Newspaper Page Text
VOL. V. NO. 683. ~~ " ^JUNEAU, ALASKA, WEDNESDAY, DECSBEF? 1914 ?PRICE TEN CENTS.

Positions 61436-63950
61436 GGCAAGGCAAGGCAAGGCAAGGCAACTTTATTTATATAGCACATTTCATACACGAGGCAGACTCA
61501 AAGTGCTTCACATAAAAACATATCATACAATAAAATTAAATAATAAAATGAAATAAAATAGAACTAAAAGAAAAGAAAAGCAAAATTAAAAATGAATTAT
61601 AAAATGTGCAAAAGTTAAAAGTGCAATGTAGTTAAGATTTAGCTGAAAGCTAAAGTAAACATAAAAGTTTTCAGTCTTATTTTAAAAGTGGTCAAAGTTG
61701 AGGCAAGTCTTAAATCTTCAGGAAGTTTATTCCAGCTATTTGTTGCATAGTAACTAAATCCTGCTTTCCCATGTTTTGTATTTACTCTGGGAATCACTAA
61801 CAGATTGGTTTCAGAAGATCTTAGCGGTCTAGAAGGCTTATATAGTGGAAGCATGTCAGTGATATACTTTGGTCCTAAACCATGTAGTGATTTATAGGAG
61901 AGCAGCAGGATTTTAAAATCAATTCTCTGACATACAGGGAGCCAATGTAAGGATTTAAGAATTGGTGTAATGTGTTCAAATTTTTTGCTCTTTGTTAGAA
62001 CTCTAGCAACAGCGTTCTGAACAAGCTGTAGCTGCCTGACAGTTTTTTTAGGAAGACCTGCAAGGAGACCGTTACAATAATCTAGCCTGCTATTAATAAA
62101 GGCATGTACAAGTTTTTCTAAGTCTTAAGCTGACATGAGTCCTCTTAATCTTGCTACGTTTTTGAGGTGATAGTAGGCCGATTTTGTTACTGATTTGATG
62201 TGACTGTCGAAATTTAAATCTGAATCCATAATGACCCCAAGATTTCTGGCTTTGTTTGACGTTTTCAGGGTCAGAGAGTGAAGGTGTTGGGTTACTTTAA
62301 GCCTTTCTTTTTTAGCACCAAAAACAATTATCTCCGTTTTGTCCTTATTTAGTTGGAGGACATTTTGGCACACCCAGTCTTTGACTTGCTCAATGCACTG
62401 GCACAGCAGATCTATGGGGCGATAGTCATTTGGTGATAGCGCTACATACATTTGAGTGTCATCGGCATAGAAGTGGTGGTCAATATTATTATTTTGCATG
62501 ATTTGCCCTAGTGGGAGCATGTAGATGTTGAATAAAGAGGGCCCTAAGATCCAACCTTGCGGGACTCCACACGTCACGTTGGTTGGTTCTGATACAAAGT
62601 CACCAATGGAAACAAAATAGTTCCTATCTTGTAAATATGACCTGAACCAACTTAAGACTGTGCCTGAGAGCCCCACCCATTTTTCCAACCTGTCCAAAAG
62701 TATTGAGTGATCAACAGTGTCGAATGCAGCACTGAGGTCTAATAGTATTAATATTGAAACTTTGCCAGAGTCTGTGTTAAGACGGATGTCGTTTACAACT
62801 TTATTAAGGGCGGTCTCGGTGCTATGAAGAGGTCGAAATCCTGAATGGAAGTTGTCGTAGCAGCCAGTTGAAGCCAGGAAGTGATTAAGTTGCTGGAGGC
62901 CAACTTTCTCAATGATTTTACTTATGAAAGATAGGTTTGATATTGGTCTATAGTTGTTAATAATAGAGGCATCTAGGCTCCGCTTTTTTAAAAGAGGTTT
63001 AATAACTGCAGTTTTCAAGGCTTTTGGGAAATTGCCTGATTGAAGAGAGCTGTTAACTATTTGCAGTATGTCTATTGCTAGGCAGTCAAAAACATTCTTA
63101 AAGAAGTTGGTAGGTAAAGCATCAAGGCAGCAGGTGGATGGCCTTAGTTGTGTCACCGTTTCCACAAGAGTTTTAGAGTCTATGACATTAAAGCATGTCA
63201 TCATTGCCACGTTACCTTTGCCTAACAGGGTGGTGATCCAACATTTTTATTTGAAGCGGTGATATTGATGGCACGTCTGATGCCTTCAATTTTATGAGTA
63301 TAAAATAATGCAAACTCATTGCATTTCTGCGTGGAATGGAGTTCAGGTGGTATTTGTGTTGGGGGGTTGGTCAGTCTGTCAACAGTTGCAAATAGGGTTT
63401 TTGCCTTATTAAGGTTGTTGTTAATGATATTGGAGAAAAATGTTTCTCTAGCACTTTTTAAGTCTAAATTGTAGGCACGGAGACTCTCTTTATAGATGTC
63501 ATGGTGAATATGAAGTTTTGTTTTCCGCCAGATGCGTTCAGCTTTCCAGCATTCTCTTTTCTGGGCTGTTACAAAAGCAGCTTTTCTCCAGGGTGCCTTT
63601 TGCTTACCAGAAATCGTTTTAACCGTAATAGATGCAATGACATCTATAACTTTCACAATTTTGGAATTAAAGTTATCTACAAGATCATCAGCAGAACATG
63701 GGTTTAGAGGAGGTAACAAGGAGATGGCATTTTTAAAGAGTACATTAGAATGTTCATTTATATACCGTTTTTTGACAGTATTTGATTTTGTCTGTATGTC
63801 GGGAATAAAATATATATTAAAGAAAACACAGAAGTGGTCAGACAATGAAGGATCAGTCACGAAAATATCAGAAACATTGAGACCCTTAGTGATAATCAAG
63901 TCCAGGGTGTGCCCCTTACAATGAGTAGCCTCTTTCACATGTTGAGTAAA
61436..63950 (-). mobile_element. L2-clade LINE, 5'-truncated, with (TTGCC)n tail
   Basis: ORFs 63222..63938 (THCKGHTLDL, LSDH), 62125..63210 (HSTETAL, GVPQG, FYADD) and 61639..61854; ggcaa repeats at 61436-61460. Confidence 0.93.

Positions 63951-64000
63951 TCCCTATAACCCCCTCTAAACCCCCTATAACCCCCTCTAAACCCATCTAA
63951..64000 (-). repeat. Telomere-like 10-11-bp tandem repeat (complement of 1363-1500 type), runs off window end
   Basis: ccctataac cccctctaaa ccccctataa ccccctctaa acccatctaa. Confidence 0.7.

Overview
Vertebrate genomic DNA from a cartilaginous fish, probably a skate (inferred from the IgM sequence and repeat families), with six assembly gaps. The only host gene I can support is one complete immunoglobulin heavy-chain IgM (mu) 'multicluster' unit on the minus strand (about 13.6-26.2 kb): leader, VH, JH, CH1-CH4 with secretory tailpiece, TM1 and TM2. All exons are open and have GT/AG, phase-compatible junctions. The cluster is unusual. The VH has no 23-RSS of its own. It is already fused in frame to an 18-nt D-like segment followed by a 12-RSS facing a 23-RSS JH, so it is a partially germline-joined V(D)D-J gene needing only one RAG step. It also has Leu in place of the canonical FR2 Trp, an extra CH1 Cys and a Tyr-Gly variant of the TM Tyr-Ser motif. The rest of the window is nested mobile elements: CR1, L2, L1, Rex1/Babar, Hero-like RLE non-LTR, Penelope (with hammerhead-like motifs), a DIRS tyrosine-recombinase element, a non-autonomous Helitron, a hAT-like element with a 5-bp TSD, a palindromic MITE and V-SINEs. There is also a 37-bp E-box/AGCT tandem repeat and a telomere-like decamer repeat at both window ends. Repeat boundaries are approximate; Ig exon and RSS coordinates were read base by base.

CALHOUN ROAD GROCER HELD UP AND ROBBH) I BY MASKED FOOTPADS Two footpads, desribed as "a tall one and a short one," wear ing masks of blue handkerchiefs, held up and robbed J. M. Gio vanetti, a Calhoun avenue grocer, at 10:15 o'clock last night, and made their getaway, after firing six shots at Giovanetti, who had pursued them unarmed. The authorities are searching for a young Indian woman, who is believed to have acted as lookout for the robbers, but who became hysterical when the shots were fired, and ran' shrieking down Calhoun Road, crying "they've killed him." Pistol Was Persuader. Giovanetti was making up cash for the day's receipts, and as he placed the cash in a poke, was talking to 0. Eiklund, a friend, who was on his way home. Eiklund bid Giovanetti good night and started home. A moment after he had gone, the robbers entered. A revolver was pointed at Giovanetti, and the storekeep er was warned by the highwaymen that they "meant business." j Giovanetti handed them the sack of money, and while one robber; covered him with his weapon, the other went through his pock ets. The merchant was then thrust into a closet, struck on the; back of the head, and advised to remain for at least five minutes. Merchant Gives Pursuit. As soon as the robbers had left, Giovanetti, who was not hurt ran from the store, in pursuit of the bandits. The robbers took the road which branches off Calhoun Avenue opposite the: M. Russell home, with Giovanetti behind them, shouting for help. When the robbers reached the brow of the hill overlooking the j Governor's House, one of them fired six shots in succession, hut j people who live on the hill say the flashes from the weapon in dicated the shots were fired in the air, and not at Giovanetti. The latter chased the robbers down the "Hansen steps," back to Cal houn road, near the Henry Shattuck home, where the highway men separated, one of them going towards the old slaughter house, and the other toward the Gold Creek bridge. They were in full view of Giovanetti all the time, as a full moon was shin ing, but they escaped, in spite of the search made by officejrs and a large crowd of people attracted by the shooting. Indian Woman Suspected. The Indian woman who did the shouting, is said by Mrs. 1. W. Stolz to have been hiding near the bank on Calhoun road, talking to a white man, a few minutes before the hold-up was perpetrated. Mrs. Stolz had been watching the pair for some time, she said, from her window. Just before the robbers en tered Giovanetti's store, the Indian woman started down the steps to Auk village, but the shots called her back. She disap peared after Giovanetti had told the crowd that gathered that the men had got away. _ Reward Is Offered. Giovanetti this morning offered a reward of $50.00 for the capture of the men, and a well-known architect added $50.00, while a number of businessmen said they would put up money to swell the total, providing the bandits are captured. Federal and civil officers have been detailed on the case. Four suspects were arrested today by the authorities, on John Doe warrants, and are being held at the city jail on charges of vagrancy, until the Giovanetti robbery is fully in vestigated. Late this afternoon it was reported that a citizen, who asks his name witheld, shot at the robbers six times and that the robbers fired but once. The citizen is said to have given chase with Giovanetti. _ BEAUTIFUL PRIZES FOR BELGIAN RELIEF FUND Secretary of the Belgian relief com mittee. E. Valentine, this morning stated that F. J. Sharick had donated a beautiful hand-painted Royal Tilsit set of china for the benefit of the re lief fund and thi3 will be one of the prizes ofTered at the big Sourdough Festival Saturday next. The set is now on exhibition at Sharick's Jewel ry store. Mr. Valentine also announced the following new offerings that have been donated to the fund and will be used as prizes at the big festival: Forty-dollar automatic rifle by the Al aska Supply Co. Old ivory and beaten copper smok 's set by Winter & Pond craft shop, enty-three-pound turkey by the Al a Meat Co. ADMIRAL MAHAN DIES. ?*fr?? -VSHINGTON. Dec. 2. ? Rear Ad ' A. T. Mahan died hero yester -it the age of 74 years. THE WEATHER TODAY. Maximum?26. Minimum?20. Clear. CHIEF SIM FREIMAN ANNOUNCES FIREMEIs ? Chief Sim Frciman of the Junoru Are department this afternoon an nounced the completion of the nev department with the following naraci on the roster, tho flret ten of whon wero chosen by the fire committee o the city council: C. W. Carter, J. L Gray, Milton Winn. Royal Shepard, II G. Casey. Tom Krigbaum, Z. M. Brae ford, J. W. Bell. Alvln Goldstein, Sir Frelman, John Museth, William A bcrtson, H. C. Huhen, Tom Bush, A. C Carrigan, Chic Harris. Wallis Georg( Max Humfrey. Dave Evans. Amo Sundstrom, Fred Smith, W. Wllsoi H. I. Lucas. Leonard Hurlbut, Hillar McKana. J. H. Wheeler and Fran Sergeant Wheeler and Sargeant arc on th regular payroll of the city and the la ter is driver of tho auto lire truck b< sides being janitor of tho city ha building. It is expected that new bj laws will bo adopted at a meeting t bo held early next week. Get your costumes ready for th Big Roller Skate Masquerade, Chris mas night "Toll It to ovcrbody." CAR WASHINGTON, Dec. 2.?The State Department recclccd a telegram thlo afternoon announcing that Gutierrez would enter Mexico City tomorrow, and would be Installed In the palace ao provisional president of Mexico. WASHINGTON, Dec. 2.?A private wire to a member of the diplomatic corpH. and signod by Vcnustlano Car ranza. said: "I am determined to end tho strug gle for supremacy In Mexico, by force of arms." ^stored in Mexico City, whore Za pata and Villa bavo Joined their forces. An early news dispatch from Naco, Arizona, says that bullotr, flrcd by Mexicans, who arc bosloging Naco, So mora. wounded two more Americans j yesterday. -i* + ? + 4- v ij> 4- -fr <J? ?s? <? 4> ?!?_'.?' ? j CAMP ON WATERLOO ? ' ? 4 LONDON, Dec. 2.?Tho old * + battlefield of Waterloo has been 4 4- filled with concrete trenches ?> + by tho Gormans. who believe it ? 4- can bo defended indefinitely 4* ?> and are preparod to winter at 4 ?> the historic old battleground, 4 4- according to advices from ? 4- Paris. v 4 4- -t- 4 4 <4 * v 4 4 4 4 4- 4 4- ?> 4 "PROSPECTOR" CLAIMS RUMORS ARE FALSE Tho Prospector. Chairman Edes, oi' (.the Alaska railroad commission, do-j | nles that he, or any other member of' : the commission, - had formed or ox j pressed any opinion of. railroad routes j In Alaska. ?PROSPECTOR. I PRISONER SHOT; TRIED TO ESCAPE ; TACOMA, Wash., Dec. 2. ? Tony ! Liphepakia. convicted at Valdoz, Alas J ka, for murderous assault on his part I tier, and sentenced by Judge Fred M. ; Brown to a term of years in the Fed j oral penitentiary at McNeil's Island, j attempted to escnpo from his guard. ! Deputy Marshal Armstrong of Kodiak, I yesterday whilo tho two were entering i j a prison launch at Fort Steilacoom, I for the two-mllc trip to McNeil's. Armstrong shot the Greek In the arm, and the latter surrendered. e BOYS KILL FATHER; BOTH SURRENDER NORTH YAKIMA, Dec. 2. ? Frank Lenzi confessed today to tho police that ho and his brother James had killed their father, James Lenzl, a farmer, becauso their father had in sulted Frank Lenzl's wife, and later had sought to kill James Lenzi when : tho latter threatened to inform. THE FINAL MOO. CHICAGO. Dec. 2. ? Remnants of tho Progressive political party strag . gled into Chicago today to Join in what is bolioved to bo tho funeral dirge ovor Bull MooBeism. The Progressive exocutlvo commit . tec moots hero today. George S. Per kins Is here, and it is beliovod tho Colonol will arrlvo from Oystor Bay at noon. 1 CAVALRYMAN CHARGED WITH POSTAL ROBBERY '' WALSENBURG, Colo., Doc. 2.?Bert 6 Howard a private in Troop F, Fifth i United Statos cavalry, today was ar f restcd, charged with tho thoft of $15, 000 from tho postofilce hote last night, ? COMMISSION TO DECIDE WHO WILL BUILD ROAD J- SEATTLE, Dec. 2.?Before ho left for Washington last night, Thomas , Riggs, Jr., of the Alaska railroad com. 8j mission, said: ?? "One of the first questions which the J' commission will deoided, Is whether to k build the Alaska railroad by private contract or under governmental direc o tion." Riggs said he thought construe t- tion work would bo commenced bv April. ?- LAMAR CONFIDENT OF 0 ACQUITTAL OF CHARGE NEW YORK, Doc. 2.?On trial foi e Iinpeijjonatinr: a Congressman, Col t- Lamar today allowed tho case to go t< * tho Jury without offering a defense. LINE OF ME JS PARIS, Dec. 2.?German ar tillery is hammering the allied front between Atfras and Ypres with tremendous violence today. A dispatch from Berlin, re ceived here via Amsterdam, says the war office claims the cap ture of a strong French position in the Argonne forest, by Em peror William's own regiment. PARIS, Dec. 2.?The city of Armen tlercs. around which raged tome of the severest fighting of the war, Is said to day to be In a serious plight. The Ger mans have been shelling tho city for the past three weeks, and Its capture is Imminent. Armentleres Is described by one correspondent as being "torn to pieces by shot and shell." BERLIN, Desc. 2.?Though tempor arily halted In their Campaign to gain the French coast by floods caused by cutting of tlie dykos of the Ysor cal ley, tho Germans aro mooting this emergency as they have mot others, with forcos provided for such an oc casion. Bodies of engineers, number ing .7,000 havo been taken to tho Dlx mude front during thV past week and arc closing gaps in the dykes and con structing pontton bridges on which infantry can cross inundated country. A German Exploit. Brief details of a heroic exploit by a company of German cavalry havo boon received. They swam thoir hor ses a tulle through icy water at night and took by surprise a body of Eng lish guarding a position near Dix mude. The British soldiers fought desperately but wore finally driven out, and the Germans have "dug them selves in" at that point and are hold ing it ngainst every attack. While floods are Interfering with op- j orations along tho front from the coast j to Ypres, the Germans are strength-; onlng their positions from Ypres to; Arras and farther south. West of St. Quontln and Royo thoy havo gain ed ground, It is announced, by con iiminlly hammering the Allies' lines. This has bent at several points, but no smashing attack on any ono po sition has been made, as tho piercing of tho nemy's front in this region would havo no importance, while tho French and British maintain their positions on tho Ypres-Armontiorcs front. Big Guns in Battle. Large guns Just turned out and fully tested at tho Krupp works have been transported to the neighbor hood of Arras via Alxla-Chappolle and Liege. A now list of casualties shows that Gen. Von Brisson, commander of an infantry division, was killed in Po^ land Nov. 12, whilo Gen. Von Win terfcldt, governor of Metz, diod-at Wiesbaden Tuesday aftor a short Illness brought on by exposure in Franco. LONDON, Dec. 2. ?Tolographing from Copenhagen, the Daily Mall cor respondent says: "Realizing Great Britain's prepon deranco of dread naughts, work at the Gorman dockyards is being concontrat i "From all appearances, the Germar ? theory Is that the British fleet can b< beaten only by launching against it i huge submarine and air attack." . BRYAN TELLS SCHWAB OF NEUTRALITY VIEWf ?.j,?. WASHINGTON, Dec. 2.?Charles M Schwab, president of the Bethlehcn Steel Co., was today closoted wit! It was said Secretary Bryan gavi . Princeton, Dec. 2. ? George B. Mc Clcltan, a professor of economic his tory In Princeton University, follow ing hie return yesterday from Europe, said: "Sooner or lator the United States will have to abandon tho Monroe Doc trine, or fight the winner of the pros ent war In Europe to maintain that doctrine." 4 *:* * * *:? ?> ? 4 4 ?:? * 4 4 4 ?> ?$? *?* 4? CROWNED HEADS ARE 4 * WITH THEIR TROOPS ? 4 * * LONDON, Dec. 2. ? King 4 4 George, Czar Nicholas and Bra- 4 4 poror William aro at tho front, 4 omphacizing tho Importance of 4 4 the situation on both east and 4 4 Tho Kaiser Is Bald to bo at 4 4 Insterburg, East Prussia. 4 4 Tho Czar Is at tho scene of 4 4 tho conflict in Russian Poland 4 4 and tho King has gono to the 4 4 Western battlcfleldB, to bo with 4 4 tho British troops. 4 44 4 4 4 44 4 4 4 4 4?44 v SERVIAN ARMY IS SORELY PRESSED LONDON, Dec. 2.?Today's dispatch es from tho front indicato a desperate situation in Servia. Tho Servian army has been beaton to earth during thq past two weeks, Belgrade has been evacuated and Russia has been unable to sond a force of troops to tho aid of tho remnant of th?_Servlan array, Tho Austrian ofllclal report, Issued at Vienna, reports tho capture of 19. 000 ScrvIanB, and an uninterrupted forward movement toward Nlsh. FOR NEUTRAL ZONE. WASHINGTON, Dec. 2.?Proposals for creating a uoutral zono In tho wa ters of the Western Hemisphere and for conserving the rights of ncautrals, will be laid by the United States gov-j ernment before tho Pan-Amcrlcan Union, it has boon announced. TURKS HOLD AMERICAN l.ONDON, Dec. 2.?According to ad vices from Beirut, Syria, tho Turkish government demanded $20,000 for the release or Dr. Bllso, an American col lcgo professor. ANTI-GERMAN RIOTS SANTIAGO, Chile. Dec. 2 ? Antl Gorman,riots broke out at Valparaiso la3t night and troops were called out to suppress tho disturbances. A crowd of several hundred persons stoned tho German consulate and be fore order was restored sovcral per sons wco wounded by tho troops. AVIATOR KILLED IN "LOOPING THE LOOP" LOS ANGELES, Dec. 2.?Thomas J. Hill, an aviator, was killed near Long Beach today, while essaying a "loop tho loop" Btunt In tho air. His body was badly crushed. AMERICAN PLANT GETS BIG ORDER OF KNIVES NEWBURGH, Doc. 2.?Tho Waldcti Knife Factory, one of the greatesl cutlory plants in tho world, announced today It had received a largo ordei from tho British government, for tht manufacture of pocket knives for Eng : llah soldlora and nallorB. The plant will work with an In creased forco and will bo many monthi - filling the order. ? SOLDIERS SPLIT UP i LEVIES ON BELGIUM BERLIN, Dec. 2.?The Vosslschi i Zlctung prints tho statcinont that i 5 part of tho fines levied by German; t on Belgium have boen <li8tributci among tho Germun soldiers, each mai rocolvirig about one dollar. J ON THE "ALAMEDA." SEATTLE, Dec. 2.?The steamer A . ameda sailed for tho North last nigh l with tho following passengers for Ji W. G. Hnmmol!, Mrs. L. Wilson, Mri , H. A. Pinger, R. J. Cragg, A. E. Pact ? Fonck, J. A. Moore, H. Vandcrlocf f and wife, Tom Lane, Charlca Krame: ' McH'ugh and wife. TROOPS FROM EAST \' GOME BY RAILROAD LONDON, Dec. 2.?A dispatch from Rotterdam states that tho Germans c have shut off the railway service in i Belgium and aro also closing direct j communication between Holland and i Gormany. These developments mean that the ( transfer of troops on a largo scale ? ?? is under way from tho Russian fron- i tier to Flanders for a renown! with j i Increased energy of the fight to cap-' turo Calais. BANKERS TAKE REST AS TIMES IMPROVE NEW YORK, Dec. 2.?The improve ment in the financial situation has permitted J. P. Morgan and Jacob Schiff to head the list of New York bankers who aro to take a much need ed vacation. Both are going south. PRESIDENTS MESSAGE WILL BE BRIEF NOTE WASHINGTON, Dec. 2.?Tho Presi i dent started work Monday on his an nual message or address to Congress. I It was said that tho document will . bo less than 3,000 words long. * * * - ITALIAN SCRIBES ASKED TO MAKE TOUR i DRESDEN, Dec. 2.?Germany has In vltod a party of Italian journalists to make a month's excursion to Germany at the exopense of tho latter, Tho I excursion will Include visits to the battlofields, Zeppelins and other trips a of sightseeing. 1 T ROUMANIA TO BUY i - 4 1 PITTSBURGH, Dec. 2.?Represen tatives from Roumania will visit dip j United States early in December to purchaso approximately $12,000,000 of '? war supplies in this country, it is re t ported here. i- ? ? IRISH ACCUSED LONDON, Dec. 2.?-A British peer L clnims that an enormous amount of it Gorman money has been going into r. Ireland and that mines on the Irish h coast were laid by Gorman agents op orating from Irish fishing vessels. 'BREAKERS AHEAD" FOR KING GEORGE ?A BOSTON, Dec. 2?That King George >f England must beware of evil days text March Is- tho prediction of Cath irino H. Thompson, a well known Bos ;on nstrologist. Miss Thompson bases hor prediction >n the fact that Jupiter enters Places, i watery, unstable sign, next March, iind afflicts the King's radical sun, and sickness and trouble should in crease, rather than diminish. While Jupiter was passing through Aquarius this year, sho says, trouble for the King was allayed. Something extraordinary .will happen, sho pre dicts, such as tho siege of London, the fall of Westminster Abbey, St. Paul's Cathedral or Buckingham Pal aco. NEW EMDEN WILL WEAR IRON CROSS ? ?;<? BERLIN. Dec. 2.?The Kaiser has issued orders for the on Auction of a now and stronger Emdca, ba'rhose bow an Iron cross will be atftxed to commemorate the glory of tho old Eindcn. GERMANY BUILDING SHIPS AT HAMBURG NEW YORK, Dec. 2.?An Amster dam special says that while tho- port of Hamburg is now deserted except for an occasional sailing of tho Ham burg American lino to Scandinavia, tho shipyards of Hamburg are filled, with fovcrlsh activity and construction work Is being rushed with all possi ble speed on a number of cruisers and battleships. CITY IS TAXE D LONDON, Dec. Whdif the Rus sians occupied Czernowitz on Sept. 2, In the province of Bukowina, they imposed upon tho city a fine of 600, 000 roubles and announced its annex ation to Russia, it has just bcon learn ed recently. NEW RIFLE INVENTED NEW YORK. pcc. 2.?A local Ro chester man has invented a rlflo flr |ffig 200 shots a minute. It would in cretiso a soldier's fighting efficiency 20 to 30 times and weighs but half a pound more than tho present rifle. TENSION IN RUSSIA HIGH AS COLOSSAL ARMIES AT GRIPS LONDON, Dec. 2.?Wiring this morning from Petrograd, the correspondent of The Times says : "No definite Success has yet been made by either of the gi gantic armies facing each other in Poland. The Germans- are making frantic efforts to reinforce their troops, and the belief exists throughout Russia, that fresh troops can come to aid them, only by withdrawing them from the Western frontier. GERMAN POSITION STRONG. "Despite the awful climatic conditions, the Germans are holding strong positions on the front stretching from Lodz to Lowicz, against superrior numbers. It is the plan of the Ger man leaders, Russian officers say, to hold their entrenchments until help can reach them. Advices which have reached Pe trograd say the last of the German reserves already are in the field. RUSSIANS UNDERRATED JOB? "In Petrograd there is a disposition to underrate the magni tude of the task which still is before the Russians. The situation is one of extraordinary precedence and importance. Nothing like it, in respect to interest, and danger, has ever before presented itself and all indications point to a maintenance and even an in crease, of the present high tensioil throughout the land of the Russians. SOLDIERS SUFFER KEENLY. "The condition of German prisoners captured at Lodz re sembles that of the French troops during Napoleon's retreat from Moscow. Many of the soldiers have frozen hands and feet. The freezing troops 'have''wrapped their usless limbs in. blankets and. shawls taken from peasants." CLAIM MANY PRISONERS. A dispatch from Berlin'says the war office claims to have., taken 80,000 Russian risoners in the fighting between November i 11 and December 1, in the East. GERMANS GIVEN CREDIT, The conviction is growing in London that the German gener al Mackenzen has done at Lodz what Bazaine, in the Franco Prussian war of 1870 failed to do?he has saved his army after it was encircled by the enemy.